They are almost 3 ½ right now. We do a school time on most days. When I went home to visit my family in PA in July I went to my favorite book store. It is run by Mennonite people. They have a large collection of used school books and several new workbooks. The prices are great. I spent about $25 for math and phonics books for the twins, even though I had to buy two of each. We are well into each of the books that we bought. I also print off free worksheets that I find on the web. Mostly for handwriting right now, since I don't have a workbook for that.

I am excited to see them love learning. I hope I can keep them enjoying learning and "school" work. I am also excited about each new concept they learn. I always thought you had to wait until they were five or six to teach them to read, but the twins keep surprising me with their hunger for more knowledge.

I keep "school" time to about 30-45 min. They don't sit for very long. The third desk is for Josiah (18m). He kept getting on Abby or Robert's desk, so I went and got him one - not like he stays in it, but it gives me a place to move him to when he is pushing his way onto the other desks.

Tuesday, September 2, 2008

Our Labor Day

I hope everyone had a wonderful Labor Day. I did. Our day started with Abby coming into our bedroom and announcing, “Mommy it’s daytime now!” We got up and spent our day laboring. Our project for the day was to finish building a chicken coop.

Labor Day was always like that when I was growing up. I remember often canning peaches on that day. In fact my mother went into labor while at the orchard buying peaches. My sister was born on Labor Day, and my dad went home to can the peaches by himself. I called my dad yesterday and he was installing a door for someone. My dad can not sit still. He is over 65 and can work circles around anyone I know. He makes me feel lazy at times, and I am a busy mother of three children under 3 ½.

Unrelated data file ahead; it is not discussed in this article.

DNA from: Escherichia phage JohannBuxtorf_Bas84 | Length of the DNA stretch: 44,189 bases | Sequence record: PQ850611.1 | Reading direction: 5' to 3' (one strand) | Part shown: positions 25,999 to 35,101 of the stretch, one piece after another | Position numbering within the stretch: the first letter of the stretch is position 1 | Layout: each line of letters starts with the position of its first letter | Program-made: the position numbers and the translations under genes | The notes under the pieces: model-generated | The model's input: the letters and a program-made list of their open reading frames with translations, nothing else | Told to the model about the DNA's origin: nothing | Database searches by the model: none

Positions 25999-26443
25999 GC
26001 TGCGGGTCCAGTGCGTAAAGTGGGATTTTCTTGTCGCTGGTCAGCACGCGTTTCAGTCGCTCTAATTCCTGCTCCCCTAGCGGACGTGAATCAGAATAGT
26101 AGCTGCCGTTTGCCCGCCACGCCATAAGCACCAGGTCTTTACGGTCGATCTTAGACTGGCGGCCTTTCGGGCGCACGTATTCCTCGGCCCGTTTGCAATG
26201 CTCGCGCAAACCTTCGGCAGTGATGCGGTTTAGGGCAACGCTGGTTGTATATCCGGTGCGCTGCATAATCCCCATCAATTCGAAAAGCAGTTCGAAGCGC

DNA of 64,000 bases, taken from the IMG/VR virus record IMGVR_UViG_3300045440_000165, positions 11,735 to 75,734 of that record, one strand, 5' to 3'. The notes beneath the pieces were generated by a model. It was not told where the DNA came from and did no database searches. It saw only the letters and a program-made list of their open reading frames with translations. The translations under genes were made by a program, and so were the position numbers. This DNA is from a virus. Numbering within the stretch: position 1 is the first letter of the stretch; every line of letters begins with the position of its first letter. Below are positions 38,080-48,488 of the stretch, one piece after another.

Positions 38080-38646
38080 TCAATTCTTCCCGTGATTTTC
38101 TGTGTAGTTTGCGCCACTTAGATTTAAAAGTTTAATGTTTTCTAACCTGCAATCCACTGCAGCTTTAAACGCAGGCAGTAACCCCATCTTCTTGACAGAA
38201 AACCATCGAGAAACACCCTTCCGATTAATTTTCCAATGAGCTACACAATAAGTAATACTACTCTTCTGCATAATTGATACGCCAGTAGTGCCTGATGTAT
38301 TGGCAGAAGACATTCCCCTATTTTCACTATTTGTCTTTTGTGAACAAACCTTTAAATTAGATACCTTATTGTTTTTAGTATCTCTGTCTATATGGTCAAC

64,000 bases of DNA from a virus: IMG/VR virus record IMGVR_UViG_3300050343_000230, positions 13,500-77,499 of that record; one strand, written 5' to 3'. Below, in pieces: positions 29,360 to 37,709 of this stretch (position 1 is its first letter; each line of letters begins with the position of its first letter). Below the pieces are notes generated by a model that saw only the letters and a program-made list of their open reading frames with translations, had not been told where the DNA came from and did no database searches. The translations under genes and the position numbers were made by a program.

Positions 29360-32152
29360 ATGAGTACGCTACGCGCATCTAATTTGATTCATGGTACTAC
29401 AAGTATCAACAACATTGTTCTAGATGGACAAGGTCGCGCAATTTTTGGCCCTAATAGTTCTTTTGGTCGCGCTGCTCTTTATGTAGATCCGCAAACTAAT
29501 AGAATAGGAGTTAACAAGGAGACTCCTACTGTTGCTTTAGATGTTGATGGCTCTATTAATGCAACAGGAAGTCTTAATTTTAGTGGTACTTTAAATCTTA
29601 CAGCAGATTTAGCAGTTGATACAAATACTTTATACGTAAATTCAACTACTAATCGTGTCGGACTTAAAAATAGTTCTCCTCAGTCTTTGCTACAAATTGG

After a big breakfast, we got socks, shoes, and hats on all the kids, and went out to work on the chicken coop. We had started the frame of the coop last week. This is how it looked when we started.

It is small so we can move it easily around the yard to give the chickens fresh ground to scratch and peck at. I can not let them run free here. I have lost many chickens to stray dogs that come through our property. Hopefully, this will protect them from the dogs, and protect chicks from cats. Our cat recently killed one of my chicks. I knew that could be a problem after I saw her bring a squirrel for her kittens to eat, but last week she somehow got out of the house while I had the chicks running loose in the garden. It didn't take her long to find and kill a chick.

Abby loved handing Daddy the screws. We soon put and end to it because she was playing with them and losing them for us.

Shortly after we started, some of Rueben’s relatives came by and helped us. They were looking for help with algebra homework, but Gabe put them to work first. The more help the quicker it went.

The kids thought it was a play ground for them. They were constantly climbing in and out of the coop.

They did help hold the plywood while Dad "made noise" (cut with the saw). Rueben was back home by this time. He had spent the day with his mom. What is it with teenagers and wearing black? Rueben and his teenage relatives were all wearing black shirts and working out in the bright sun.
Robert here is helping Dad hold the board while he cuts. Robert took his job seriously. He is wearing his sisters hat. She was still napping inside, so she didn't care. I was glad he put one back on. I was concerned about them getting sunburned. I was the one who got slightly sunburned, not the kids, but then I am the one with the fairest skin.

Abby is awake and they are back at it, climbing in, under, and through the coop. Josiah is busy trying to keep up with them, but Mommy left some wire in his way.

We got as far as the ramp for the coop. We still need to make a door for the chicken's entrance and a gate for me to have access to their yard.